Thursday, June 21, 2012

Our Own Story

Last Sunday I chased my 2-year-old daughter around the church after worship.  She ran with the abandon of a toddler set free—up and down the halls, around the kitchen and fellowship hall, belly laughing while I tried to keep up with her in my heels.  People stopped me to chat or give me reservation forms—the regular church business of Sunday mornings—always understanding I had to run as soon as her blond head raced around a corner out of my sight.  We are used to this pattern.

In the middle of her freewheeling, she ran into the dim and empty sanctuary, still scented with the smoke from recently extinguished candles.  She jumped up and down the chancel stairs (I can’t believe she is big enough to go up and down stairs without holding my hand), her stuffed Minnie Mouse jingling at her side.  She then came to me and grabbed my pinky finger, her warm little hand gripping it with confidence, and led me down the quiet aisle.  She brought me behind the altar and stood next to me, her chest puffing out as she yelled 2-year-old gibberish with authority into the empty sanctuary.  I suddenly realized what she was doing and the hairs stood up on my arms.  This was a holy moment for me.

Not only did she see my place as in front of the congregation, but she placed herself there with me.  I’ve spent too many hours weeping and gnashing my teeth over my dual roles as pastor and parent.  Many days I see them as mutually exclusive, especially when I have to leave right after supper for an evening meeting and she and my son stand at the top of the stairs with tears in their eyes.  But it took her simple gesture that morning to remind me we are in this together.  My whole being—good, bad, job, play—will form my kids, and they in turn will form me.  God’s grace weaves through it all, releasing me from debilitating guilt and allowing me to see, enjoy and learn from my children.  For grace gives life and freedom.

As my lovely husband likes to say to me, “We are writing our own story.”  And we are. 

Monday, June 11, 2012

The Collar

I don’t wear my clergy collar very often.  I only own one plain white clergy shirt and it’s usually wrinkled (and why do clergy shirts get such a bad ring around the collar?).   I don’t like feeling set apart from the congregation.  I perceive people acting stiffly around me and—the worst—making uncomfortable jokes about how they can’t swear or drink beer around me.  It seems to get tighter the longer I wear it.  When I put it on, I feel a deep sense of the loneliness of the office.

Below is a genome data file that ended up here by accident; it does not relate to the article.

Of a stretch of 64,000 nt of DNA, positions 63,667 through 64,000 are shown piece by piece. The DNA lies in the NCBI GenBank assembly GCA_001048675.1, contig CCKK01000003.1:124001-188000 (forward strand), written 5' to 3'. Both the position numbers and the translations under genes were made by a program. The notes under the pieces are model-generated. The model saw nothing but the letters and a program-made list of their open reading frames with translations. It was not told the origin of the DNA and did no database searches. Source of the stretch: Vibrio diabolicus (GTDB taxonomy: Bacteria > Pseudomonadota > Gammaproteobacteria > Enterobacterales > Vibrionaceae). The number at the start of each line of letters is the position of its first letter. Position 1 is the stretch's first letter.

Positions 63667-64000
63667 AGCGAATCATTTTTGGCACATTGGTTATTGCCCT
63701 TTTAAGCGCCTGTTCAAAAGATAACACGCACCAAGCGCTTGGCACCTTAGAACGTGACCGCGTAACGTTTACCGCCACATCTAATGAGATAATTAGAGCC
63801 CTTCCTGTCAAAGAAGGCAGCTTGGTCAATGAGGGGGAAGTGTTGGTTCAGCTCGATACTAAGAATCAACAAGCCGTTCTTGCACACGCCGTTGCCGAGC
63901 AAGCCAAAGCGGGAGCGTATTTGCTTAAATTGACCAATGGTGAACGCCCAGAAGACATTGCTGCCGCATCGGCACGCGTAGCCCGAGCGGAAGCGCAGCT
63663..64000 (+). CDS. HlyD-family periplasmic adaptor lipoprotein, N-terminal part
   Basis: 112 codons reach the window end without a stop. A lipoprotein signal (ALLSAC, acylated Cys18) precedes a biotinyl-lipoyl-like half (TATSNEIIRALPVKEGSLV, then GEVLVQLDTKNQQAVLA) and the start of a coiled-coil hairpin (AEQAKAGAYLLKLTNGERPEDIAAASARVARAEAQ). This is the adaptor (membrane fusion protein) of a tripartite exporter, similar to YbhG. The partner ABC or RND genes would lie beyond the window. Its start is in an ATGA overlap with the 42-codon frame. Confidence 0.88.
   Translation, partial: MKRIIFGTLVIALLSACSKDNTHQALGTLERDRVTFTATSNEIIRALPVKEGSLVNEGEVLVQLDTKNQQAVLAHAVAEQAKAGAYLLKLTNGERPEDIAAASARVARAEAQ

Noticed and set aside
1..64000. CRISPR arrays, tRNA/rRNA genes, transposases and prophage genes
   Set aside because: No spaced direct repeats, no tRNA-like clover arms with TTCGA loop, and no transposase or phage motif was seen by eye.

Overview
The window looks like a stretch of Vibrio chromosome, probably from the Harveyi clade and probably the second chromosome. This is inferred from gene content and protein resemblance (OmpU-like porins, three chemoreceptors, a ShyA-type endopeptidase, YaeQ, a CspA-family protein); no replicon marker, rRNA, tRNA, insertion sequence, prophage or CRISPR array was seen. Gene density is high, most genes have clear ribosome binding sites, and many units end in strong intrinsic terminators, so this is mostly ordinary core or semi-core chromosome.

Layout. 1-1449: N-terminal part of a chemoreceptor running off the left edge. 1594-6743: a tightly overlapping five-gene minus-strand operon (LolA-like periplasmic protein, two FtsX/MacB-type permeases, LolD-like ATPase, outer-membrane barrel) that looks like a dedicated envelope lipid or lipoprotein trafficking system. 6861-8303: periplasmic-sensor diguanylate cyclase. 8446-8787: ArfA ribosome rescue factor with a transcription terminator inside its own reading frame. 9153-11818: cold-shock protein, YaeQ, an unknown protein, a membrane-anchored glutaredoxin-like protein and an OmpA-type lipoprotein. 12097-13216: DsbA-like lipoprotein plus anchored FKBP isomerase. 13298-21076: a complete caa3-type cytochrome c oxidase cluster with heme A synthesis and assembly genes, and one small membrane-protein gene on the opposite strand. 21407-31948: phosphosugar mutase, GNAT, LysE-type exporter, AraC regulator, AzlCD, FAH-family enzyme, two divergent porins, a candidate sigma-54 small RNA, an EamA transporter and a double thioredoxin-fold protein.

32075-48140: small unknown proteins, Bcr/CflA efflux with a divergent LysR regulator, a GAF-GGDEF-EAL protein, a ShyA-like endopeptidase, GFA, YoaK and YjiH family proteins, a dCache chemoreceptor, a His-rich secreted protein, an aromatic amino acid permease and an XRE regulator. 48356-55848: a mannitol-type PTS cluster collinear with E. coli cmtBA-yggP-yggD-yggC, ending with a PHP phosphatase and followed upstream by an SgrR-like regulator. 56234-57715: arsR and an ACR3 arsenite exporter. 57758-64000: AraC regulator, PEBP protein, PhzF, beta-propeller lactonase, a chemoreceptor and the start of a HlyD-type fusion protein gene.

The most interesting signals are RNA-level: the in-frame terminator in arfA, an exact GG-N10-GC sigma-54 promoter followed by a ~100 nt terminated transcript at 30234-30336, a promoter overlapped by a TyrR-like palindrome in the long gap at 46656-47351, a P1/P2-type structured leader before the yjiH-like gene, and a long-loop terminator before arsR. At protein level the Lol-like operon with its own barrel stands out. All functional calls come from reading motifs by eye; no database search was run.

I don’t enjoy it.

But it’s necessary, because when I walk into a room, no one points at me (a young woman) and says, “Hey, you must be the pastor!”  I wear it at funerals and weddings and when I know I’ll be around strangers or in unfamiliar settings.  It’s logistically easier as people don’t need to run around to find the pastor.  But when I drive or make a stop at the grocery store while wearing it, I always take out the tab so no one will know.  My introverted self does not like the attention.  (My extroverted husband, on the other hand, likes to wear his to big-box home improvement stores, as he claims it gets him really fast service.)

Last week I stopped by a hospital on my way to officiate a burial, so I had my collar on.  My previous visit to the patient in that hospital frustrated me.  I felt like I was fighting the medical staff to get a moment with him.  I know it was more about me than them—it was a bad time and they needed to do their work—but that experience left me struggling to find my pastoral voice.  I decided to leave the collar on.  I had to keep myself from unconsciously slipping the tab out of the collar as I stepped out on the sidewalk.

Everyone around me quickly identified my mission.  In my collar and black suit, walking quickly toward a major hospital, I was immediately recognizable.  I felt like I was wearing a clergy sandwich board, or in some futuristic video game where everything rearranges around the protagonist.  Cars stopped for me so I could cross the street.  Front desk workers at the hospital ushered me to the elevator.  The doctors greeted me and motioned me into the patient’s room.  Granted, this was a much more critical visit than the previous one, so my presence was greatly needed.  Yet the collar really did make a difference.  Most importantly, the collar brought a sense of respect and God’s presence to a family’s heartbreaking situation.